* If store() is called more than test() (num stores > num tests), then insert the input to store() in unordered_set. Store() would be O(1), test would be O(n).
* If we have no additional space for unordered_set, make store() O(logN) by sorted insert and test() would be O(N).

Comment hidden because of low score. Click to expand.
0
of 0 vote

- use a TreeSet - which ensures guaranteed ordering. inserts take O(log(n))
- for test - O(n) - dump it to an object list and use two pointers from first and last to get the sum. If no extra space need to be used then use containsKey method for each value of n. i.e. O(nlog(n))

``````import java.util.TreeSet;

public class TwoSumImpl {

private TreeSet<Integer> cache = new TreeSet<Integer>();

public void store(int input) {
// store the elements in the TreeSet
}

public boolean test(int val) {
Object[] numbers = cache.toArray();
int i = 0;
int k = numbers.length - 1;
while (i < k) {
if (((Integer) numbers[i] + (Integer) numbers[k]) == val) {
return true;
} else if (((Integer) numbers[i] + (Integer) numbers[k]) < val) {
i += 1;
} else {
k -= 1;
}
}
return false;
}

public static void main(String... args) {
TwoSumImpl twoSum = new TwoSumImpl();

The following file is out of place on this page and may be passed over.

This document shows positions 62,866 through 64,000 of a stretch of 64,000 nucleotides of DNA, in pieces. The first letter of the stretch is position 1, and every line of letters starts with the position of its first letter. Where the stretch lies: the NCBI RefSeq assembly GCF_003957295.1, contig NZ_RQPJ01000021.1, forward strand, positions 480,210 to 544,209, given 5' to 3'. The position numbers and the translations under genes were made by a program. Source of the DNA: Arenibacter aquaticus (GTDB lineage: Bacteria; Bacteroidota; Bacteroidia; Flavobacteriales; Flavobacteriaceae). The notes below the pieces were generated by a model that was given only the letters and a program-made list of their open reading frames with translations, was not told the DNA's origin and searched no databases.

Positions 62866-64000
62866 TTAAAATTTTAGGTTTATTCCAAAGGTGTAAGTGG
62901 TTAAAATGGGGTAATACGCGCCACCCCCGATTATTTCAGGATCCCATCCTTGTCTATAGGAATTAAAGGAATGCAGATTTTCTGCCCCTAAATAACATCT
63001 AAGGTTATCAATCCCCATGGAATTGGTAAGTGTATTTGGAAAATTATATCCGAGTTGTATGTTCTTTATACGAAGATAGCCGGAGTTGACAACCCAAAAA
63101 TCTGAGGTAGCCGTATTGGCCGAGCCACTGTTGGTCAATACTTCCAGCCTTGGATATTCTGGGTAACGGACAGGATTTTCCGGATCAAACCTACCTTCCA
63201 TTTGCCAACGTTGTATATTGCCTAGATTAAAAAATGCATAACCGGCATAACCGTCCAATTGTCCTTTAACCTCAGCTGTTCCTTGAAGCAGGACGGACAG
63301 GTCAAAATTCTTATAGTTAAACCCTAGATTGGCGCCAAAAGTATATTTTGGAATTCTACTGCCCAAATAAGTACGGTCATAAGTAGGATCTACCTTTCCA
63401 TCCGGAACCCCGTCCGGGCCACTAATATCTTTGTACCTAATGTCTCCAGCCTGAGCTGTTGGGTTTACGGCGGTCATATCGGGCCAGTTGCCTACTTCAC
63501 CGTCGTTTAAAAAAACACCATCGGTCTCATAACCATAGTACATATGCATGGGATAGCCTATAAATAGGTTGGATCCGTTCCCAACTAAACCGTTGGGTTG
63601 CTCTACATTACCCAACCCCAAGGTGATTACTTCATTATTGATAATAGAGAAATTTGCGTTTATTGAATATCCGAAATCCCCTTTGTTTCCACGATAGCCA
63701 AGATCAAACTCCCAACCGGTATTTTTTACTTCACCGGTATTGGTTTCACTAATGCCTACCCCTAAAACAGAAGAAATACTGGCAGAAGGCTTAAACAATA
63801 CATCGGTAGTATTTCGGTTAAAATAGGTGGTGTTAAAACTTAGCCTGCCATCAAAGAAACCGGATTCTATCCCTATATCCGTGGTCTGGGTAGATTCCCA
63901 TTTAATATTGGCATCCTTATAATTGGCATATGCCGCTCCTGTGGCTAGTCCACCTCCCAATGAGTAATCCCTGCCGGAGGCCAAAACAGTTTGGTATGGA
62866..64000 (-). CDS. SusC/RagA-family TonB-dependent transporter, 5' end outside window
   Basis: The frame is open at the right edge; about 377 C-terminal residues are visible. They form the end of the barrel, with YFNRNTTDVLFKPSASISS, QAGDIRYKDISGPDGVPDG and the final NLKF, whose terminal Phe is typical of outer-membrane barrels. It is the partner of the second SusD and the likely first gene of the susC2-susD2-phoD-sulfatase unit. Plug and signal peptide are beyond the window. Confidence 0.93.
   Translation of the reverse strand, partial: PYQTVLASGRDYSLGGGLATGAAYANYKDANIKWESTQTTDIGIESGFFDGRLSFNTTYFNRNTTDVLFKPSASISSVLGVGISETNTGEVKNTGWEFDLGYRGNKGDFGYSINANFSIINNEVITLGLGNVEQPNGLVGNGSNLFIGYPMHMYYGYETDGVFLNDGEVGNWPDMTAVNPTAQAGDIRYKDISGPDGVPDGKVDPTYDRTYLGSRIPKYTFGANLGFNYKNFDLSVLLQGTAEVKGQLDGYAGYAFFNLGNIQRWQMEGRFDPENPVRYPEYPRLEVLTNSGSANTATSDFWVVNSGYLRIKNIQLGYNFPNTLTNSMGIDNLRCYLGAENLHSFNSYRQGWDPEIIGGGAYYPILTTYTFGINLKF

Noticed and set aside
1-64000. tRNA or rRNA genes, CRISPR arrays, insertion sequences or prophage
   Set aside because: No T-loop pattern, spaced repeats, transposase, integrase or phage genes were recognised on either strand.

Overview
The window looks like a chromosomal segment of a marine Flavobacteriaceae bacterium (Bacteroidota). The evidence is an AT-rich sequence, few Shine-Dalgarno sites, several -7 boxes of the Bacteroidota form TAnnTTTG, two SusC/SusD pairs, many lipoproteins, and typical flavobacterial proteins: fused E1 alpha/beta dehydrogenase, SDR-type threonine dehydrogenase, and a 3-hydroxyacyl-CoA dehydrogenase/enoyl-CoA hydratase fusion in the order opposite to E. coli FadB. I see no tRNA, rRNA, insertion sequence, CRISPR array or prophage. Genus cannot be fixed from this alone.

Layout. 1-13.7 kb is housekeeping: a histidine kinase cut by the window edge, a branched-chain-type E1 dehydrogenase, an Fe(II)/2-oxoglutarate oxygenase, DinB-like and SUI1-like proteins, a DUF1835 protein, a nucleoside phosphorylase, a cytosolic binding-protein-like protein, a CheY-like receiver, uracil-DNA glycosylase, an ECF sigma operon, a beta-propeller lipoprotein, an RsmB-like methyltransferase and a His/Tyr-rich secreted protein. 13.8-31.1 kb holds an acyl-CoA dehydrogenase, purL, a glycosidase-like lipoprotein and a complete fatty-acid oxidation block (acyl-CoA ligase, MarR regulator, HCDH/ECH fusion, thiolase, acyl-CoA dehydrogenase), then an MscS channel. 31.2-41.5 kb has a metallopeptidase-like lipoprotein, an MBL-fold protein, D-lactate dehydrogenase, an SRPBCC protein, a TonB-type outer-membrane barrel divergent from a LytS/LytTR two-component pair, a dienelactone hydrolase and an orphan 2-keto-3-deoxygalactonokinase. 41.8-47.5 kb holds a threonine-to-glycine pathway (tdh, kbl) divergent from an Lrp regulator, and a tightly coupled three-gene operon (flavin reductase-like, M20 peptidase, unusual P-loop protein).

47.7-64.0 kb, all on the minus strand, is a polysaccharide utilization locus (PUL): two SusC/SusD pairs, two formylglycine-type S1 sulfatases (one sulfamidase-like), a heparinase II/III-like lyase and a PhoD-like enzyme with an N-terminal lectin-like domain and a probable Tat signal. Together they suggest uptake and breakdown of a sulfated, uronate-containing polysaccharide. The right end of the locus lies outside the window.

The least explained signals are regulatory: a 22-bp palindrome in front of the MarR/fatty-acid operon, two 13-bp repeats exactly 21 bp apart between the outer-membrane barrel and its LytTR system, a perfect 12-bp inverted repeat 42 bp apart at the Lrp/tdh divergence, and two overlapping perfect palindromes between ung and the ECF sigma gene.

twoSum.store(1);
twoSum.store(2);
twoSum.store(3);
boolean status = twoSum.test(4);
if (status == true) {
System.out.println("Verified the implementation");
} else {
System.out.println("Could not find the number");
}
}
}``````

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0
of 0 vote

I would use HahMap for O(n) complexity. So that for storing data it is O(1) and for testing it is O(n), as we can check the complement of the number.
{{ test - value(key-test) }}
for the length of hash keys

Comment hidden because of low score. Click to expand.
0
of 0 vote

Filtering based on the difference. Slightly similar to a java solution suggested somewhere above.

``````// can be local or public
val localStore = new ArrayBuffer[Int]
def store(number: Int) = localStore.append(number)
def test(newNumber: Int): Boolean = localStore.exists( number => localStore.contains(newNumber - number))``````

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0
of 0 vote

``````class TwoSum
{
std::unordered_map<int, bool> _store;

public void Store(int input)
{
_store[input] = true;
}

public bool Test(int val)
{
for(auto it = _store.begin(); it < _store.end(); it++)
{
int dif = val - it.first;
if (_store.find(dif) != _store.end())
{
return true;
}
}

return false;
}
}``````

Comment hidden because of low score. Click to expand.
0
of 0 vote

``````class TwoSum {
public:
void Store(int n)
{
++map_[n];
}
bool Test(int sum)
{
for (auto el : map_) {
int remainder = sum - el.first;
auto it = map_.find(remainder);
if (it != map_.end()) {
if (remainder != el.first ||
it->second > 1)
{
return true;
}
}
}
return false;
}

private:
unordered_map<int, int> map_;
};``````

Name: